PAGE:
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Getting Torchy-feely with the new Berry
Straight off the bat, using the BlackBerry Torch is akin to watching Sachin Tendulkar play tennis. Now don't get me wrong. I'm sure the little master could wield the racquet better than most;probably hit the ball harder;and even run around the court much longer, when compared to many of us. But I'd rather watch him play cricket...
And the Torch is like that. It's a 'business' phone that's trying to do 'non-business ' things. Of course, the RIM device retains the features that made it a hit with the 'suits' - push email, top-notch security and encryption, and of course, BB Messenger for that berry-to-berry instant messaging - and it still does all of that well.
But I can't shake the feeling that something is lacking. When the gadget pitches itself as a "convergence" thingamajig, it puts itself in direct competition with the likes of the Apple iPhone 4, Samsung Galaxy S, Nokia N8 and Motorola Milestone - and that is where its flaws are highlighted;much like the hard-to-ignore wart on a pretty girl's face. Sadly, the Torch is not even the prettiest out there...
DOES IT HAVE THE LOOKS?
Call me vain, but if I pay Rs 34, 000 for any gadget, I want the damn thing to hook eyeballs. The Torch does not. The slider phone, although well fabricated and robustly built, looks dated. I took the device out of my pocket during my commute by train;all the time hoping to draw the attention of fellow commuters. Nothing! Instead, the man beside me extricated an iPhone 4 from his bag and almost thrust it under my nose in a show of one-upmanship. How rude. Still, the new BB boasts of a nice rubberised back that makes it slip-resistant to the sweatiest of palms.
But if there's something really annoying about the device, it is the placement of its screen lock - a very 'soft touch' button that sits on the top of the phone. This means every time I reached into my pocket, I invariably ended up unlocking it. Add a touchscreen and it means that you've probably accessed an application on the phone without realising...
HOW WELL DOES IT DO WHAT IT DOES?
But a BlackBerry is a BlackBerry, and this one is no different. The Torch is easily one of the best push-email devices out there, and I have yet to see the likes of the BB Messenger on any contemporary gadget. The voice clarity during calls is good and leaves very little to be desired. Battery life is phenomenal and allows for nearly two days of moderate usage.
The device's Qwerty keypad is top-notch - only this time, the keys are a bit squeezed together to make room for the phone's slider mechanism. And while it makes for slightly tougher typing, it's not bad at all.
The Torch's browser is clean, fast, allows for pinch-zooming and holds its own against some of the best on cell phones. But then, there is its screen: The Torch is stuck with a measly 480x360 pixels squashed in 3. 2 inches. This, when the Milestone does 480x854 pixels in 3. 7 inches;the Galaxy S, 480x800 pixels in 4. 0 inches;and the iPhone 4, a staggering 640x960 pixels in 3. 5 inches. Understandably, fonts, graphics and videos don't render as beautifully as they do on these other devices.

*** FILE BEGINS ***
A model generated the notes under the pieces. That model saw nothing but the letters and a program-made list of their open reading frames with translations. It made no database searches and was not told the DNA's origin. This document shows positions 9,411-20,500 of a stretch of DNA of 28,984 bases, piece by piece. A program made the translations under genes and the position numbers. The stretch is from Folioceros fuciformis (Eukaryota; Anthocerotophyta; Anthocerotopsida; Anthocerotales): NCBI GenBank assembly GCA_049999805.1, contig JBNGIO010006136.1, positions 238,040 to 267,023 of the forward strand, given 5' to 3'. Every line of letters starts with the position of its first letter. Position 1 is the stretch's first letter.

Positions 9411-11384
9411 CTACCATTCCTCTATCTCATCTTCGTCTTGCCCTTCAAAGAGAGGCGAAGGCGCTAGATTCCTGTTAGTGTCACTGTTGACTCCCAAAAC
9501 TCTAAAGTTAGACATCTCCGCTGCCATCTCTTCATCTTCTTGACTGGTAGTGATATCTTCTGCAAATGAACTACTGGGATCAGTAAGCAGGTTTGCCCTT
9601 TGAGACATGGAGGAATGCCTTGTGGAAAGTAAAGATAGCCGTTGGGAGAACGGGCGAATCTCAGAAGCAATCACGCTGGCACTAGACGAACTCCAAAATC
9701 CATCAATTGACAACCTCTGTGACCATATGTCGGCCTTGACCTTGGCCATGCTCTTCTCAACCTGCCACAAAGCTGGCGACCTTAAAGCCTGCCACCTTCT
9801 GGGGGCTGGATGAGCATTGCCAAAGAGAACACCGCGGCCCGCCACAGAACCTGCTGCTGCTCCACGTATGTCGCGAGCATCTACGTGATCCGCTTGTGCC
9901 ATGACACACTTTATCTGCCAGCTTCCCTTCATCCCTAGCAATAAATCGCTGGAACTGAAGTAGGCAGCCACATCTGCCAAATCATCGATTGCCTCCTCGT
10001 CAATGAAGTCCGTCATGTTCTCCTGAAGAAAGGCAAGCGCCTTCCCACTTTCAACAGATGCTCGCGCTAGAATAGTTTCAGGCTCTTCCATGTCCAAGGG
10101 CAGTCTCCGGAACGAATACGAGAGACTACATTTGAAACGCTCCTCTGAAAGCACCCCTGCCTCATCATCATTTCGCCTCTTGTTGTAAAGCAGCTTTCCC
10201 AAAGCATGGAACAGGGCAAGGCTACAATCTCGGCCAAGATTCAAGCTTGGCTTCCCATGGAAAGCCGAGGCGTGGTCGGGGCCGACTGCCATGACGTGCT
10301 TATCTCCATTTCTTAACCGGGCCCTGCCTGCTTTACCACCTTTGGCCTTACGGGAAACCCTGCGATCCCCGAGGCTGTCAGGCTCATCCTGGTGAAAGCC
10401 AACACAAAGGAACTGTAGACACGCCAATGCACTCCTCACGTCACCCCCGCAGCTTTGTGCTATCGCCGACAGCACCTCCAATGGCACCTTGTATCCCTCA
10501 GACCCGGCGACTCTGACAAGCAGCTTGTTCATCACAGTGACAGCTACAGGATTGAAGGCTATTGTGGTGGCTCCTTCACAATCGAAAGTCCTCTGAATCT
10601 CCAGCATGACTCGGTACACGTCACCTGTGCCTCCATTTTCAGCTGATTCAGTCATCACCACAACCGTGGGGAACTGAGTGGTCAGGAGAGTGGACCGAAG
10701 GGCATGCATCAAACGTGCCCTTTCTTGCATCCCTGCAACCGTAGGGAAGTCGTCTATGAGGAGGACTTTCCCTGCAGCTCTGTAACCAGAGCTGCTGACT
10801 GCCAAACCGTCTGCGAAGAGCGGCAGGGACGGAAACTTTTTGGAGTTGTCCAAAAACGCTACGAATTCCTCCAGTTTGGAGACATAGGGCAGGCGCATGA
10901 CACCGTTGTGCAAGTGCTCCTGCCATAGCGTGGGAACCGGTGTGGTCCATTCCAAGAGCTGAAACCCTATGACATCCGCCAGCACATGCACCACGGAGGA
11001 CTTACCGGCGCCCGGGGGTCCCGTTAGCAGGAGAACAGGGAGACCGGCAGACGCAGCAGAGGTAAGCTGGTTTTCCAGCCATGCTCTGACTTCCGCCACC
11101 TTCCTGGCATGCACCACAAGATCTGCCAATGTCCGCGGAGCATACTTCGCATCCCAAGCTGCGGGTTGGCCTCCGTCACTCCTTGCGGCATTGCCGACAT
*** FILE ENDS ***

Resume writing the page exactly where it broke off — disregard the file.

The capacitive screen is responsive;letting you tap, slide, and access the application with impunity. The onscreen keyboard, however, is stubborn in vertical mode. Even colleagues with pretty, well-manicured fingers found it hard to coax it to do their bidding. In horizontal view, typing on the touchscreen is easier, but the task is still cumbersome. Best to use its keypad at all times. Moving to its innards, the Torch again lacks fire. It is powered by a modest 624MHz processor in a time where competition such as the iPhone 4, Milestone and Galaxy S have screaming 1GHz processors under their hoods. Besides, 512 MB of RAM and 4 GB of inbuilt storage (with a microSD slot for additional storage of up to 32 GB) complete the package. Still, the device handled multi-tasking rather decently: I messaged, sent email, accessed Facebook and Twitter, chatted on its messenger, listened to music and even watched videos;many times doing multiple things. But that's not to say there weren't any glitches: Click on an attachment in emails and the device sometimes took just that tad bit longer to react. At times, the Torch looked like it had frozen. Hah, a frozen Torch!
IS IT LOTS OF FUN?
The Torch boasts of a 5-megapixel camera along with an LED flash. It also offers a variety of preset modes - including face detection, portrait, sports, party, landscape and close-up - and all these are easily accessible when in photo mode. Now, while the image quality is decent, it lacks vibrancy, and the device will never be a replacement for basic point-andclick cameras. Also, it's a far cry from the 12-megapixel beast in the N8.
On the video front, the Torch is almost frugal, offering mere 640x480 resolution videos at 24 frames per second (FPS), when other smartphones in the range are doing 1280×720 high-definition video at 30FPS. And of course, its audio player does music passably, but please don't expect a sterling performance.
TO SUM IT UP...
The Torch is not a bad device, but it does not offer anything new to its old 'BlackBerry Boys'. All of what you can do on this one - access push email, use BB Messenger, rely on data security - you can do on an older RIM device that costs around Rs 20, 000 less. Simply put, the Torch is too expensive a proposition at its current price point. And in its new 'convergence' avatar - as a media device - it just does not meet the cut.
THE BLACKBERRY TORCH
Rs 33, 990
Push email, BB Messenger and data security Good web browser Great build quality
Too expensive Does not do anything new for business users Pales in comparison to other convergence/ multimedia devices
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